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Short-term Effects of Breast Cancer on Labor Market Attachment: Results from a Longitudinal Study

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Author Info

  • Cathy Bradley
  • David Neumark
  • Heather Bednarek
  • Maryjean Schenk

Abstract

This longitudinal study examines the consequences of breast cancer on women's labor market attachment for the six-month period following diagnosis. Women with breast cancer, with the exception of those having in situ cancer, were less likely to work six months following diagnosis relative to a control sample of women drawn from the Current Population Survey. Women with advanced cancers (i.e., not in situ) who continued to work did so for fewer hours than women in the control group. The study highlights the importance of using a control group when estimating the effects of illness on labor supply.

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Bibliographic Info

Paper provided by Public Policy Institute of California in its series PPIC Working Papers with number 2004.01.

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Length: 32 pages
Date of creation: Feb 2004
Date of revision:
Handle: RePEc:ppi:ppicwp:2004.01

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Related research

Keywords: Breast Cancer; Employment; Labor market effects; Hours worked;

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References

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  1. Madrian, Brigitte C, 1994. "Employment-Based Health Insurance and Job Mobility: Is There Evidence of Job-Lock?," The Quarterly Journal of Economics, MIT Press, vol. 109(1), pages 27-54, February.
  2. Chou, Y. J. & Staiger, Douglas, 2001. "Health insurance and female labor supply in Taiwan," Journal of Health Economics, Elsevier, vol. 20(2), pages 187-211, March.
  3. Bradley, Cathy J. & Bednarek, Heather L. & Neumark, David, 2002. "Breast cancer survival, work, and earnings," Journal of Health Economics, Elsevier, vol. 21(5), pages 757-779, September.
  4. Currie, Janet & Madrian, Brigitte C., 1999. "Health, health insurance and the labor market," Handbook of Labor Economics, in: O. Ashenfelter & D. Card (ed.), Handbook of Labor Economics, edition 1, volume 3, chapter 50, pages 3309-3416 Elsevier.
  5. Duncan, Greg J & Hill, Daniel H, 1985. "An Investigation of the Extent and Consequences of Measurement Error in Labor-Economic Survey Data," Journal of Labor Economics, University of Chicago Press, vol. 3(4), pages 508-32, October.
  6. Greenwald, Howard P. & Dirks, Susan J. & Borgatta, Edgar F. & McCorkle, Ruth & Nevitt, Michael C. & Yelin, Edward H., 1989. "Work disability among cancer patients," Social Science & Medicine, Elsevier, vol. 29(11), pages 1253-1259, January.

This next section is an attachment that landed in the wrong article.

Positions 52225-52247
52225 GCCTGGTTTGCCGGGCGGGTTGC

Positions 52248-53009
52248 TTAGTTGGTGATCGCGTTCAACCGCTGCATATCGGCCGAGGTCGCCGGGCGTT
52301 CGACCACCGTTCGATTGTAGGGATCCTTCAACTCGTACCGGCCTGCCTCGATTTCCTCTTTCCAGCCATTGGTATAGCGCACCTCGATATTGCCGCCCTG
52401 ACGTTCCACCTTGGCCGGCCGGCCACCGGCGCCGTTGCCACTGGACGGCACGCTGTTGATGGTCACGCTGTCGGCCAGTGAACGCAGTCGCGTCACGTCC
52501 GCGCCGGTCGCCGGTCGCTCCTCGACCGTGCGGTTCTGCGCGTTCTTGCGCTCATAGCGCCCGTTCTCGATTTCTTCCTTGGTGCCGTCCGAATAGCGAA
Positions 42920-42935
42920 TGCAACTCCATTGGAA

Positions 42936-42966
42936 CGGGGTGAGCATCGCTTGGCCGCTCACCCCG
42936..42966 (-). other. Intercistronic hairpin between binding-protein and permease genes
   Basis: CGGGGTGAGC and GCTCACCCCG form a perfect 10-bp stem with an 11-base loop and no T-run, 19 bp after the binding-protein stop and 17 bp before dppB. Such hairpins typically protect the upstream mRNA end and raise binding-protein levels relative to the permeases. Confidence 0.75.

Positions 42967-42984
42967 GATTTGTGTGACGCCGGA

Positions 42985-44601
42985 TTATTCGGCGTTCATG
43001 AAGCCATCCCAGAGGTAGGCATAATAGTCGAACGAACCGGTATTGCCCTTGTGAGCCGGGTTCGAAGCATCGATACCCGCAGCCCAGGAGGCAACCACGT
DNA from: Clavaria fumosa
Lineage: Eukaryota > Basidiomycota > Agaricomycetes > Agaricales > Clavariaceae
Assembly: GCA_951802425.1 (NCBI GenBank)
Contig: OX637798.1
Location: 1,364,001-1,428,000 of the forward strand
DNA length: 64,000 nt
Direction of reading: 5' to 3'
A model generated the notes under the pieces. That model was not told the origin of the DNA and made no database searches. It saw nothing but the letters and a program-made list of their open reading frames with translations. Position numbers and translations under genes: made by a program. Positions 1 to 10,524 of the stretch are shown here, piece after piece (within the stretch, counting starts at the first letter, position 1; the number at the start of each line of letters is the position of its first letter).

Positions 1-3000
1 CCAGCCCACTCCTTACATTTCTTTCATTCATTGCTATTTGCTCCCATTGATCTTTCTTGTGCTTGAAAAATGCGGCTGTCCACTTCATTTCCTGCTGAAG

7. Grossman, Michael, 1972. "On the Concept of Health Capital and the Demand for Health," Journal of Political Economy, University of Chicago Press, vol. 80(2), pages 223-55, March-Apr.
  8. Thomas C. Buchmueller & Robert G. Valletta, 1999. "The Effect of Health Insurance on Married Female Labor Supply," Journal of Human Resources, University of Wisconsin Press, vol. 34(1), pages 42-70.
  9. Sascha O. Becker & Andrea Ichino, 2002. "Estimation of average treatment effects based on propensity scores," Stata Journal, StataCorp LP, vol. 2(4), pages 358-377, November.
  10. Jonathan Gruber & Brigitte C. Madrian, 1994. "Health insurance and job mobility: The effects of public policy on job-lock," Industrial and Labor Relations Review, ILR Review, Cornell University, ILR School, vol. 48(1), pages 86-102, October.
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Citations

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Cited by:
  1. Cathy J. Bradley & David Neumark & Zhehui Luo & Heather L. Bednarek, 2005. "Employment-Contingent Health Insurance, Illness, and Labor Supply of Women: Evidence from Married Women with Breast Cancer," NBER Working Papers 11304, National Bureau of Economic Research, Inc.
  2. Emmanuel Duguet & Christine Le Clainche, 2014. "Une évaluation de l'impact de l'aménagement des conditions de travail sur la reprise du travail après un cancer," Working Papers halshs-00966861, HAL.
  3. Daysal, N. Meltem & Orsini, Chiara, 2014. "The Miracle Drugs: Hormone Replacement Therapy and Labor Market Behavior of Middle-Aged Women," IZA Discussion Papers 7993, Institute for the Study of Labor (IZA).
  4. Datta Gupta, Nabanita & Kleinjans, Kristin J. & Larsen, Mona, 2011. "The Effect of an Acute Health Shock on Work Behavior: Evidence from Different Health Care Regimes," IZA Discussion Papers 5843, Institute for the Study of Labor (IZA).
  5. David Candon, 2014. "The Effects of Cancer in the English Labour Market," Working Papers 201409, School Of Economics, University College Dublin.
  6. Paraponaris, Alain & Teyssier, Luis Sagaon & Ventelou, Bruno, 2010. "Job tenure and self-reported workplace discrimination for cancer survivors 2 years after diagnosis: Does employment legislation matter?," Health Policy, Elsevier, vol. 98(2-3), pages 144-155, December.
  7. Moran, John R. & Short, Pamela Farley & Hollenbeak, Christopher S., 2011. "Long-term employment effects of surviving cancer," Journal of Health Economics, Elsevier, vol. 30(3), pages 505-514, May.
  8. Heinesen, Eskil & Kolodziejczyk, Christophe, 2013. "Effects of breast and colorectal cancer on labour market outcomes—Average effects and educational gradients," Journal of Health Economics, Elsevier, vol. 32(6), pages 1028-1042.
  9. G. Zanella & R. Banerjee, 2014. "Experiencing breast cancer at the workplace," Working Papers wp938, Dipartimento Scienze Economiche, Universita' di Bologna.
  10. Jon H. Fiva & Torbjørn Hægeland & Marte Rønning, 2009. "Health Status After Cancer. Does It Matter Which Hospital You Belong To?," Discussion Papers 590, Research Department of Statistics Norway.

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